Information has become available regarding the "Frankfort" mine-detector in use
by the German Army. This is an electrical device and is suitable for locating
metallic land mines. It consists essentially of three parts: the batteries and
electric oscillator circuit which are mounted in a pack on the back of the user; the
searching stick with antennae which is carried in the hand; and a pair of head-phones
which are connected to the oscillator circuit in the pack.
The user first assembles the apparatus and then, while holding the antennae away
from the vicinity of any metallic object, adjusts the tuning dial of the instrument
until a uniform low-pitched buzz is heard over the head-phones. The operator then
moves forward slowly, swinging the searching stick in a half-circle in front of him
with the antennae held about 1 or 2 inches above the ground. The electrical balance
of the antennae and oscillator circuits will be upset when the antennae are brought
into the proximity of any metallic object. This unbalance results in changing the
tone of the note heard in the head-phones from the original low-pitched tone to a
high, shrill sound. The closer the antennae are moved to the metal object, the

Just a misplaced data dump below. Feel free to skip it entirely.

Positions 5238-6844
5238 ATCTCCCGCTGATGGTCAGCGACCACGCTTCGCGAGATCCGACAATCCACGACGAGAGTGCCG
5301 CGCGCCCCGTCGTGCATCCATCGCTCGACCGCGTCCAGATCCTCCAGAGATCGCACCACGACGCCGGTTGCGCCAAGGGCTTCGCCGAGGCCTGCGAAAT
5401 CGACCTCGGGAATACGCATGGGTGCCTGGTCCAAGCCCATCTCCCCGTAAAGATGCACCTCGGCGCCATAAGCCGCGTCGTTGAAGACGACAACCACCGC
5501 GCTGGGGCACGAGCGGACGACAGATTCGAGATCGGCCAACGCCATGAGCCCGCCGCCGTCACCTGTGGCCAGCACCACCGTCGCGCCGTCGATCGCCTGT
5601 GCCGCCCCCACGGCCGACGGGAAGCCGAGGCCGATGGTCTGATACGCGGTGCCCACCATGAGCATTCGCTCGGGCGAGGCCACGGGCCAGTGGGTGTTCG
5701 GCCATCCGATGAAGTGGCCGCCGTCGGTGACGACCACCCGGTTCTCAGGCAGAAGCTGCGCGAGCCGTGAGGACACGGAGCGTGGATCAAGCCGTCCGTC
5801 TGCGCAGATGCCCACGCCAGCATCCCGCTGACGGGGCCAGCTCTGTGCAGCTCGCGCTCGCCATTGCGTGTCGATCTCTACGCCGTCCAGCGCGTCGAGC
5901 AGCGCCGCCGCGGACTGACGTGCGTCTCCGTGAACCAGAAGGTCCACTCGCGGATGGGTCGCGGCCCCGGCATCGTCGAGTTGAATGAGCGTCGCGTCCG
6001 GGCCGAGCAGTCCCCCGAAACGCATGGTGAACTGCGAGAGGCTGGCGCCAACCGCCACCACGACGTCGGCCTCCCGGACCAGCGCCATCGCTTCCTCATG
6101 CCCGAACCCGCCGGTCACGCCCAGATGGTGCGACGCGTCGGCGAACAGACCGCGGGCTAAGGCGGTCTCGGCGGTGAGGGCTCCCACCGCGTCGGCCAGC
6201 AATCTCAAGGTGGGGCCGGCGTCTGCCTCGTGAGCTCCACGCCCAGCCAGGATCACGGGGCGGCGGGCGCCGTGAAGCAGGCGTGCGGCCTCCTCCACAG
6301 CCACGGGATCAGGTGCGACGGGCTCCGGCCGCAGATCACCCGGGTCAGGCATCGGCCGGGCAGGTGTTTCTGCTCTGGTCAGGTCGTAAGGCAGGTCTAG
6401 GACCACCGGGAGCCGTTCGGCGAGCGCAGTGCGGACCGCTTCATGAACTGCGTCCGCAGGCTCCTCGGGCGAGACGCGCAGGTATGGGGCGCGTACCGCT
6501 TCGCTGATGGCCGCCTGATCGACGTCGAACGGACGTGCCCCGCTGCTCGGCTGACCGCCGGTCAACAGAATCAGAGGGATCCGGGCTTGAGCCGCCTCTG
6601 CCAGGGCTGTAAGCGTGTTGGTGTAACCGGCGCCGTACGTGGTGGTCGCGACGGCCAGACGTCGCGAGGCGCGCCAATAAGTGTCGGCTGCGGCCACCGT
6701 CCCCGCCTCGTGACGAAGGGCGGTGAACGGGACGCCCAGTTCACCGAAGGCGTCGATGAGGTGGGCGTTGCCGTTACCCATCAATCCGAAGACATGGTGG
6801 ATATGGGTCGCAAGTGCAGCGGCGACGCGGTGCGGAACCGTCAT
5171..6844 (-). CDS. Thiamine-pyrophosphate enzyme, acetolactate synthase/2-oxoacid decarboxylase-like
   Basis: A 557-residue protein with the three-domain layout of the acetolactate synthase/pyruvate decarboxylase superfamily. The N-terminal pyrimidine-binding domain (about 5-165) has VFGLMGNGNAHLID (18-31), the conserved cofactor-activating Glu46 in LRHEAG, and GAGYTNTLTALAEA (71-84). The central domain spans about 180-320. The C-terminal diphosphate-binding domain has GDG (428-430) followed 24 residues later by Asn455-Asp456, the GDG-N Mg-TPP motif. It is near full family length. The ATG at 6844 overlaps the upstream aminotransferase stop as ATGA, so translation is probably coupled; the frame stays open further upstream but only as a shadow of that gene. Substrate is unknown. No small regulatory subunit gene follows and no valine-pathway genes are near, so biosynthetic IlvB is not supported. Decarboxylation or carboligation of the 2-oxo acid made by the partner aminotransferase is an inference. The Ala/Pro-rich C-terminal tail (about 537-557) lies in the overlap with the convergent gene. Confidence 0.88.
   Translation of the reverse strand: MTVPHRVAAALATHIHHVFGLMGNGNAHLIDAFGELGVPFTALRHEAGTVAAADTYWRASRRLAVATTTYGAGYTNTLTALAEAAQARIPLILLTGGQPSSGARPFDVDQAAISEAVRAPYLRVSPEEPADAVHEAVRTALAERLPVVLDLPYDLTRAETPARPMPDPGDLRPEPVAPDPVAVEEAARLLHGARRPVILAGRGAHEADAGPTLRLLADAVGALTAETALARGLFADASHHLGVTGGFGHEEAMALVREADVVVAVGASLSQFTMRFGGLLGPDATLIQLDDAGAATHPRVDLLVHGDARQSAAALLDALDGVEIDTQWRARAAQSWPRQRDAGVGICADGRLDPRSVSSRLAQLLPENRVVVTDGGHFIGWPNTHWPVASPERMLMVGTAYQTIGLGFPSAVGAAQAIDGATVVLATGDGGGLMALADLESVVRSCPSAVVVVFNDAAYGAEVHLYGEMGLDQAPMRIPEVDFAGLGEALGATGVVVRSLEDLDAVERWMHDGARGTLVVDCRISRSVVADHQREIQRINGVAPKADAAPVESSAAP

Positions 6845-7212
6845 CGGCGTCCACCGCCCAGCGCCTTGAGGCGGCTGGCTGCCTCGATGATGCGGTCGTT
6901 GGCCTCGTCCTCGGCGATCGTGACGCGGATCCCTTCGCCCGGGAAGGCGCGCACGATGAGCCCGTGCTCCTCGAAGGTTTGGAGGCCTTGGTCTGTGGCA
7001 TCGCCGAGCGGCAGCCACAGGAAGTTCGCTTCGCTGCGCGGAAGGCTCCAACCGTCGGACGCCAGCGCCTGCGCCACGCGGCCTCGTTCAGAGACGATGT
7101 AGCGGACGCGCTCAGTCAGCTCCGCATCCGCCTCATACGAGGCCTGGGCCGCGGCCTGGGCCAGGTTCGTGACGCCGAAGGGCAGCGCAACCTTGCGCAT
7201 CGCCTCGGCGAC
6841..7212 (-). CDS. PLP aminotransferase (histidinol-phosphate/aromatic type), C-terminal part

higher the note becomes; this enables the user to locate the exact spot at which
the mine or other metallic object is buried.
One weakness of this device is that it is impossible to distinguish between metallic
mines and odd bits of metal, such as tin can, shell splinters, and the like. Another
weakness is that it can be defeated by using wooden cases for mines instead of
metal cases, in which event the detector fails to give any warning of the proximity
of the mine. The device is sensitive to the average metallic land mine up to a
distance of about 3 feet.
In order to overcome the last objection given above, the Germans still use a bayonet
or a form of metallic probe to locate the mines by probing in the area under search.
From another source than that responsible for the above information, it is
reported that in recent experiments with mine detectors, and improvised mines
under about 4 inches in depth, the older model Aachen gave consistently better
results than the new Frankfort detector.